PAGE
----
A Death In The Wedding Party by Caroline Dunford by Caroline Dunford - Read Online



1911. Love is in the air. Despite an unfortunate resemblance to her horse, Lady Richenda Stapleford has accepted an offer of marriage. Unbeknownst to those above stairs, Euphemia Martins too has accepted one of her swains. But the course of true love does not run true for upstairs or downstairs… Euphemia, the estranged granddaughter of an Earl who launched her career as a maid in the household of the corrupt MP Lord Stapleford, has now risen to the rank of housekeeper. She is still hoping to find proof of Stapleford's misdeeds so that justice can overtake him. But when a senior member of the wedding party is murdered, it falls to Euphemia to solve that crime instead. As usual, she only has her quick wits, her virtue, and her ever-ready scream to defend herself in what is to become an increasingly diabolical situation…
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A Death In The Wedding Party - Caroline Dunford

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Chapter One

A Proposal

‘Yes! Oh yes, my darling!’

The golden sunset streamed through the open door, casting long shadows across the black-and-white squared hallway floor. It touched the head of the ecstatic woman, crowning her with fire and showing her complexion in the best possible colour. Discreet shadows hid all sign of blemishes in this perfect moment.

The man wore a dark suit; a charming figure of mystery and promise. A faint aroma of the flowerbeds permeated Stapleford Hall. Really, the setting could not have been more romantic for a proposal. The man arose from one knee as the lady launched herself at him. Unfortunately the delighted young lady was the slightly larger of the two. They collapsed in an undignified heap.

I moved quietly behind a column, but not so far I could not still peek my face around the side and watch the drama, or rather the tangle of arms and legs, unfolding. Lady Richenda Stapleford, only daughter of the house, would be livid if she knew I had witnessed her fall.

‘Dash it, Richenda! You might let a man get the ground underneath himself before you charge like a bull at a gate.’

‘Oh Tippy, darling. I’m so sorry. I’m just a teensy-weensy bit over excited.’

‘I should bally say. There was I expecting your butler to open the door and dash me if you don’t open the bally thing yourself and then demand, yes demand, what I have to say to you.’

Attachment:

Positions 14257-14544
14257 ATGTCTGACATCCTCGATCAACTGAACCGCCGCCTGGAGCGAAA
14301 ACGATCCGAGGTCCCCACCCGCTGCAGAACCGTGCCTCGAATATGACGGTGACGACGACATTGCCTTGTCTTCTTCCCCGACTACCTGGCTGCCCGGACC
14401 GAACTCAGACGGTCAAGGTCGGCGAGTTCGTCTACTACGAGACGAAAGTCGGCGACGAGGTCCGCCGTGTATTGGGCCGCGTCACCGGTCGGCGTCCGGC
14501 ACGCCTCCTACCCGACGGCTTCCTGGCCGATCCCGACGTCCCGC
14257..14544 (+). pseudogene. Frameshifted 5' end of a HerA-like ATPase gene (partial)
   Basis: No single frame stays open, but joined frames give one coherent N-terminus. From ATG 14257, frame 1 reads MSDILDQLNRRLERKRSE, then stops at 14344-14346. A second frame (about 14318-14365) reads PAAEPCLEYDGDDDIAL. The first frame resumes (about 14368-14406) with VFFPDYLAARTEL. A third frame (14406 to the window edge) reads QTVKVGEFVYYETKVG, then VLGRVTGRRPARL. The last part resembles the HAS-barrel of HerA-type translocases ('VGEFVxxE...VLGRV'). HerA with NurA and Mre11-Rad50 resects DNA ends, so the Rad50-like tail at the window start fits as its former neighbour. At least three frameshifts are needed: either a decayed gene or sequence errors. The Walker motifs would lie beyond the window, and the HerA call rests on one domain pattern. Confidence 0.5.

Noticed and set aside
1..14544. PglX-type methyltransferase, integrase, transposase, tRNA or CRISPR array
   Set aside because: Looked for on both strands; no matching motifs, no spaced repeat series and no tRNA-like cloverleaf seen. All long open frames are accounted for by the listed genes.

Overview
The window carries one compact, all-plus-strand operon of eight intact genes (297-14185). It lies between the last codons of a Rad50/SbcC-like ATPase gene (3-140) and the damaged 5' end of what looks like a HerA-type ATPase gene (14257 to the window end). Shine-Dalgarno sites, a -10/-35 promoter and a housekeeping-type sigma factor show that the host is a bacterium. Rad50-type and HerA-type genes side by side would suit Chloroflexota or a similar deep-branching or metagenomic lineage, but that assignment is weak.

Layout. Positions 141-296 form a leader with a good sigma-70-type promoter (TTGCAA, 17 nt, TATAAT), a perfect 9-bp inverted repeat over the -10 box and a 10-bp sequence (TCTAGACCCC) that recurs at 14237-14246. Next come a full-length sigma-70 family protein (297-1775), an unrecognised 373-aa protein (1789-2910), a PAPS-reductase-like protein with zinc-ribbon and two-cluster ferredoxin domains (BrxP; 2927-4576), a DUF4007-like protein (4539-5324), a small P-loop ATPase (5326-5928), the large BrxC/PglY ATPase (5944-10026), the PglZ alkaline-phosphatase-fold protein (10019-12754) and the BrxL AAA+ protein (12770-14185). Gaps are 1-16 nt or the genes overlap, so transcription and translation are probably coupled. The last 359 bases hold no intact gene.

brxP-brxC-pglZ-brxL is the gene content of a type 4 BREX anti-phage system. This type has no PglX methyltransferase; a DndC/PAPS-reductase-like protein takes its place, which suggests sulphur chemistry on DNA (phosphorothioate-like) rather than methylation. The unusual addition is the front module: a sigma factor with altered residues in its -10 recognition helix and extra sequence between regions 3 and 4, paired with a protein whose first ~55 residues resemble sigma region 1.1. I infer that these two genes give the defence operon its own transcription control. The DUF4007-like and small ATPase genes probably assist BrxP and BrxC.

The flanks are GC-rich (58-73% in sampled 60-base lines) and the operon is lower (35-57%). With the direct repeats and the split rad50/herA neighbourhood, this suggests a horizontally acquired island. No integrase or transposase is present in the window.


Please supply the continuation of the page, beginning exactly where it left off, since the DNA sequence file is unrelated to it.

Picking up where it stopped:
‘But you rang and said you had something urgent to say to me.’

‘Yes, but I was hoping to say it in the drawing room or even the library. Somewhere a man could conduct himself with a little decency and decorum. And not,’ he turned round to look out the open door,’ with half the county gawping at me. Honestly, Rich, it doesn’t do. Doesn’t do at all!’

‘Oh, Tippy, you don’t mean to say you don’t mean it?’

Baggy Tipton disentangled himself, got to his feet and smoothed down his already slick hair. One greasy strand flopped disobediently over his best feature, his electric blue eyes. He did not look happy. Lady Richenda Stapleford also got to her feet – floundered might be a more accurate description. Her swain did not offer a hand, and the quantity of fabric a dress fit to be proposed in had demanded was excessive even by her own unique standards.

Her long red hair scattered hairpins pitter-pat across the tiled floor. She was breathing heavily from the situation and her exertions. In fact, considering her unfortunate propensity to look like a horse, one could almost say she was snorting; her wide nostrils flaring. I was sure it was far from the scene either of them had envisaged. Was this engagement about to end as soon as it had started? My sole interest in the outcome, other than comical purposes, was to know whether I might soon be deprived of Richenda. Since I had tried, unsuccessfully, to have her elder brother committed for the murder of their father, and that time she had locked me in a cupboard, we had not been the best of house companions.

Out of the corner of my eye I glimpsed a small movement. Across from me, also partially hidden behind a pillar was the butler, Rory McLeod, who had obviously been on his way to answer the door before Lady Richenda pre-empted him. I caught his eye willing him to share a smile with me at this farcical scene, but the face turned towards me was cold as stone.

But then I suppose when you have told a man you would rather remain in service as a housekeeper to a suspected murderer than marry him, it is unlikely he will share a joke with you, or even, to be fair, share the time of day.

The life of a servant is a life spent being invisible, coming in halfway through conversations and events and ignoring them. We must leave our betters to their own business. Even when our betters are murderers, thieves, liars and dealers in weapons of destruction. Or that is what Rory would say in his lovely Scotch burr. Of course I could remind him of the time that his ‘betters’ had accused him of murder and been all ready to lynch him if it hadn’t been for my interference.¹ I could further avow the black-heartedness of a family where the eldest son had killed his father², except Rory had not been present for that episode and the only other person who knew undoubtedly of his guilt was his younger brother, Bertram. Bertram had also asked me to marry him, despite the all too recent loss of his previous love,³ and again I had declined, preferring instead to work for his – not to mince words – evil half-brother. Not surprisingly, he wasn’t on speaking terms with me either.